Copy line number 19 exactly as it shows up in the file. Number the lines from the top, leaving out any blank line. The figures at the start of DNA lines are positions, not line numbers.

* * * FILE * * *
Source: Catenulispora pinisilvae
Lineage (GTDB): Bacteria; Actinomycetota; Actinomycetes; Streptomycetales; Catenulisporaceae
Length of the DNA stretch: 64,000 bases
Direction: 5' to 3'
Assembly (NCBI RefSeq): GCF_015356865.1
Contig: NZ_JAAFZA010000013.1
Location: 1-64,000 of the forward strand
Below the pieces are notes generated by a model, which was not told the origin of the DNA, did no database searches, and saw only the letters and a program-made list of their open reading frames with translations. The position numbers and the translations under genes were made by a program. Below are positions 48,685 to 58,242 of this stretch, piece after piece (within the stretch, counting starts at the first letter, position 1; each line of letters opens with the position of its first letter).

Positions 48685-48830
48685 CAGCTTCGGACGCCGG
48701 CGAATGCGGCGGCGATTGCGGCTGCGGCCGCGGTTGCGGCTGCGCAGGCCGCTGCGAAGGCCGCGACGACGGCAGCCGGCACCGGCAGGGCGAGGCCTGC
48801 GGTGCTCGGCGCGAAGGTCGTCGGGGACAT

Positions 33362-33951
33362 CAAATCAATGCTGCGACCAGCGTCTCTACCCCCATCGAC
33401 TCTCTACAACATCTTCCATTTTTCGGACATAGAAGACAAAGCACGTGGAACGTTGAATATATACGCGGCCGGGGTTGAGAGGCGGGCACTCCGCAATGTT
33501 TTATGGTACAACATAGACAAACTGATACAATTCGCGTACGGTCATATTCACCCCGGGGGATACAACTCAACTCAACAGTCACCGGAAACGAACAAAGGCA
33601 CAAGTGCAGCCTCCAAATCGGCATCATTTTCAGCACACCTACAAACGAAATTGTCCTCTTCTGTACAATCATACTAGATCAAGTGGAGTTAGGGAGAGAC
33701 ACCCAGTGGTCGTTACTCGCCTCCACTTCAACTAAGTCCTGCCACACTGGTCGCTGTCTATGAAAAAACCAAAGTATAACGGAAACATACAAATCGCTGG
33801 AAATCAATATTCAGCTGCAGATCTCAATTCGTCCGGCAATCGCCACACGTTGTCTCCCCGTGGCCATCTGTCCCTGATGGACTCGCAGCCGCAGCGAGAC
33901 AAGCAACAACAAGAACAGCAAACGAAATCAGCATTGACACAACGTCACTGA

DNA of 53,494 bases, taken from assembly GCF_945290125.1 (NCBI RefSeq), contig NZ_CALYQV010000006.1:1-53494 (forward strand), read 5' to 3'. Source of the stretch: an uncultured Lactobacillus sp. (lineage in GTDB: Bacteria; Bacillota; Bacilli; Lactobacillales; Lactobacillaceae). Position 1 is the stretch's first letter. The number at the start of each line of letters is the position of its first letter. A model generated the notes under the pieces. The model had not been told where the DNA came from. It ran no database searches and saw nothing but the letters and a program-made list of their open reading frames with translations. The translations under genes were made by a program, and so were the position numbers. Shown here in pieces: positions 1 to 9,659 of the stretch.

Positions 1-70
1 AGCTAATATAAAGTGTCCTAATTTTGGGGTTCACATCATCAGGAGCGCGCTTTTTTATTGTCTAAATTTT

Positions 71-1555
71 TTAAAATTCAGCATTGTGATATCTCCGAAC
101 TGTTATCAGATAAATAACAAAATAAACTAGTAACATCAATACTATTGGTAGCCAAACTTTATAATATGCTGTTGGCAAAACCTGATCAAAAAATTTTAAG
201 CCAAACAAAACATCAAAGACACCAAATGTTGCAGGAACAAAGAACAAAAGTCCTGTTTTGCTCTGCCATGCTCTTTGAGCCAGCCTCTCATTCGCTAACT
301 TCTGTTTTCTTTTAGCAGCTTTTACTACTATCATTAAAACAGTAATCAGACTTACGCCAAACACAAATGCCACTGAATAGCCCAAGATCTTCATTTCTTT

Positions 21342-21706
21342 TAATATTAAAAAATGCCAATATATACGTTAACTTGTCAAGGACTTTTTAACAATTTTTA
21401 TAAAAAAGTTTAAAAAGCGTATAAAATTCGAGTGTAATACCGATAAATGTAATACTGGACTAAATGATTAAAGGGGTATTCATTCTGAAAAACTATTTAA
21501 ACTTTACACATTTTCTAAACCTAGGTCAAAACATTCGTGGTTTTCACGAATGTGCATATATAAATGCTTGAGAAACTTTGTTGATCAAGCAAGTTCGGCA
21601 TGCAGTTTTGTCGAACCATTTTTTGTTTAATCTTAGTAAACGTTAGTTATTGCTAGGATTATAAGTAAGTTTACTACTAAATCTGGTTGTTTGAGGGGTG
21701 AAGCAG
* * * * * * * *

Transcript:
33801 AAATCAATATTCAGCTGCAGATCTCAATTCGTCCGGCAATCGCCACACGTTGTCTCCCCGTGGCCATCTGTCCCTGATGGACTCGCAGCCGCAGCGAGAC